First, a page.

Columnist Joe Sobran once wrote that the thing that turned him away from atheism back toward the faith of his youth was a consideration of the Christian martyrs. He couldn't believe that something for which so many were so willing to die throughout history had no basis in reality. He reasoned that only something extraordinary and real could drive or inspire people to acts of such extreme faith. I think Joe is a being a bit too parochial. When you realize how ready, willing, and able people are to sacrifice themselves and others when inspired by a vast and diverse array of things which can not even be explained or defined, much less proved, then you start to see that none of these mystical "faiths" make any sense. Nobody's particular brand of zealous religious belief is special or unique — they each have their adherents and nobody's ineffable being or concept holds a monopoly on believers who are rock-solid in their unquestioning certainty. The human tendency to attach realism and meaning to the patently absurd should tell us all that nobody's mystical pipe-dreams and "traditions" should be immune, beyond, or impervious to skeptical scrutiny.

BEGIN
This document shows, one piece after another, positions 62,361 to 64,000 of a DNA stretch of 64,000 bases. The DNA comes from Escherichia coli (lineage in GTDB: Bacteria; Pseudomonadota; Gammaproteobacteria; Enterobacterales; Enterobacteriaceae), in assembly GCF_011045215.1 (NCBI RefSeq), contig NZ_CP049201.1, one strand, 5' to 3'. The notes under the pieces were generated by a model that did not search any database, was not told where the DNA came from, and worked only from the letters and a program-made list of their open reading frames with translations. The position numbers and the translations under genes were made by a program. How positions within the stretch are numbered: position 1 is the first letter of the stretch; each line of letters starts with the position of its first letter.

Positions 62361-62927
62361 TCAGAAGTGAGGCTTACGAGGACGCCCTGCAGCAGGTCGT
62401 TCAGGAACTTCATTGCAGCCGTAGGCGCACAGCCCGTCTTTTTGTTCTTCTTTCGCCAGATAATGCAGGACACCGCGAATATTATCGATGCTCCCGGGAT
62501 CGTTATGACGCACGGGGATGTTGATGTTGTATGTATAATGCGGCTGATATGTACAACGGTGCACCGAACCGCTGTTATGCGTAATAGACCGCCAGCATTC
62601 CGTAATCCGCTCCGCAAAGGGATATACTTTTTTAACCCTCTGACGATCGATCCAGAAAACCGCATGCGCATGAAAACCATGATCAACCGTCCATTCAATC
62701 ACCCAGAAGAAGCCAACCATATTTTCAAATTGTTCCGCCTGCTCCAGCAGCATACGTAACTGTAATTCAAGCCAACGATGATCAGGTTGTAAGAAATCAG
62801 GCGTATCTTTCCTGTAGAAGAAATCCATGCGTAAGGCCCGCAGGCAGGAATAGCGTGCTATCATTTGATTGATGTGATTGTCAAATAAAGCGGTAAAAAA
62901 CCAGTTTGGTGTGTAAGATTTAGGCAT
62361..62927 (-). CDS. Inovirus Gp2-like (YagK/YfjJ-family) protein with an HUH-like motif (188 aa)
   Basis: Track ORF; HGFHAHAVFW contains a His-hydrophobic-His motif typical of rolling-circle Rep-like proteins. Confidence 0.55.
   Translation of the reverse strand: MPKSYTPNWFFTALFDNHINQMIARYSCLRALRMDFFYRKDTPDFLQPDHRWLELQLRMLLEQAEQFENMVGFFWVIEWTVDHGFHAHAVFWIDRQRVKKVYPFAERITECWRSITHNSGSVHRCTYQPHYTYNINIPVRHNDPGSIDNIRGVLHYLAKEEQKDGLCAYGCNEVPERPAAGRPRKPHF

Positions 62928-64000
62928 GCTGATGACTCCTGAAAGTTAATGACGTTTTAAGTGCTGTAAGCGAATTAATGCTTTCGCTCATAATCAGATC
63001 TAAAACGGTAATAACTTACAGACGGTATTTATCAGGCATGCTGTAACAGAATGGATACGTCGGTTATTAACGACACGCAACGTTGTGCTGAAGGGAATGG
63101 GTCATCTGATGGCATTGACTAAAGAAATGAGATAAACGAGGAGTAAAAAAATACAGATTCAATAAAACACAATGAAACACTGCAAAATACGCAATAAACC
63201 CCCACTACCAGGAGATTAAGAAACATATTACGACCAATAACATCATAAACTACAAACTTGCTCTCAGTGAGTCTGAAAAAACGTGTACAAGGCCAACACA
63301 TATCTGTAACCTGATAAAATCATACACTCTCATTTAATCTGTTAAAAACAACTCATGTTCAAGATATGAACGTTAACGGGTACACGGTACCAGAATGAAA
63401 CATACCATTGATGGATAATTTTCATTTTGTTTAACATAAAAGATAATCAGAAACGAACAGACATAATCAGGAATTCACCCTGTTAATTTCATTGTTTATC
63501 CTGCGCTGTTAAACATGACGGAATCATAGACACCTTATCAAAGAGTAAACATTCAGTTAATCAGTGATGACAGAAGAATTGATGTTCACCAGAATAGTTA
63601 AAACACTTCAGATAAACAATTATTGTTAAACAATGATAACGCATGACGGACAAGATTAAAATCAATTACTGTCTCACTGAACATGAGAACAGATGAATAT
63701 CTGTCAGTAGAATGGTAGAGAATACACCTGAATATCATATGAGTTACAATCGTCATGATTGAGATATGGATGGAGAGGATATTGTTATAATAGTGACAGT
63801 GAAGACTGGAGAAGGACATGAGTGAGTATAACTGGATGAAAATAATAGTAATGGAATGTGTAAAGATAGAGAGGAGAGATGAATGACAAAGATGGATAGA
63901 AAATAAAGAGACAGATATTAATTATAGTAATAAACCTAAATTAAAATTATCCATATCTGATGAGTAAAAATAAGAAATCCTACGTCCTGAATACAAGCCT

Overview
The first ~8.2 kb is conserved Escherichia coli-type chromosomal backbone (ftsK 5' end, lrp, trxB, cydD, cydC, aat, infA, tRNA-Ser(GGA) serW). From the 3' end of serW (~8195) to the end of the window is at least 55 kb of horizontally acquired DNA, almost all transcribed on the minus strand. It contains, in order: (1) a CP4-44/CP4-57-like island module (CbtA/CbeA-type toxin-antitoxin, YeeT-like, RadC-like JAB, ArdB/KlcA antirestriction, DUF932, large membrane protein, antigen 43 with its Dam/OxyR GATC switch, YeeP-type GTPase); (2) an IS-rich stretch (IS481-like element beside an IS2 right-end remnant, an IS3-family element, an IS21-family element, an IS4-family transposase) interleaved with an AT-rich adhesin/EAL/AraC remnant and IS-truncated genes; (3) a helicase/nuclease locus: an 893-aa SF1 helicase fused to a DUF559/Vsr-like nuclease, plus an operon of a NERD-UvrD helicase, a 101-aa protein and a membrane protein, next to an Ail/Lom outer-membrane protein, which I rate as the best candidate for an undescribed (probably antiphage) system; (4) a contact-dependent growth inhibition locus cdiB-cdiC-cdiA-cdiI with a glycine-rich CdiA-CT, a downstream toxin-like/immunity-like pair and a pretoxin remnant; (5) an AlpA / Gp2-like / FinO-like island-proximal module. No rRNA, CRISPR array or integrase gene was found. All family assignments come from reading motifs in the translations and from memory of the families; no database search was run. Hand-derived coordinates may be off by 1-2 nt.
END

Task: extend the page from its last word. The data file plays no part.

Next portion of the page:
There is no "magic"; there are no leprechauns, unicorns, devils, angels, gods, goddesses, Supreme Beings, spirits, spirit guides, spooks, ghosts, ectoplasmic residue, past-lives, reincarnation, or karmic justice beyond natural cause and effect. You cannot have your cake and eat it too. There is no such thing as a free lunch. Wishing alone makes nothing so. Something must be produced before it can be distributed or consumed. Existence itself is finite. Everything that exists is bounded in space and time. That which isn't bounded in space and/or time is purely imaginary and has no existence except as a concept. The individual consumer imputes value to all resources and factors of production. There is no group mind, no "general will," no social consensus or contract, no noosphere. "Society" does not think, will, or desire, because there is no real, physical "social brain" to perform such functions, and the zeitgeist is a pure abstraction. The "Common Good" is a common delusion — values are individual and aligned only by coincidence, persuasion, and agreement, and often even the agreement is illusory.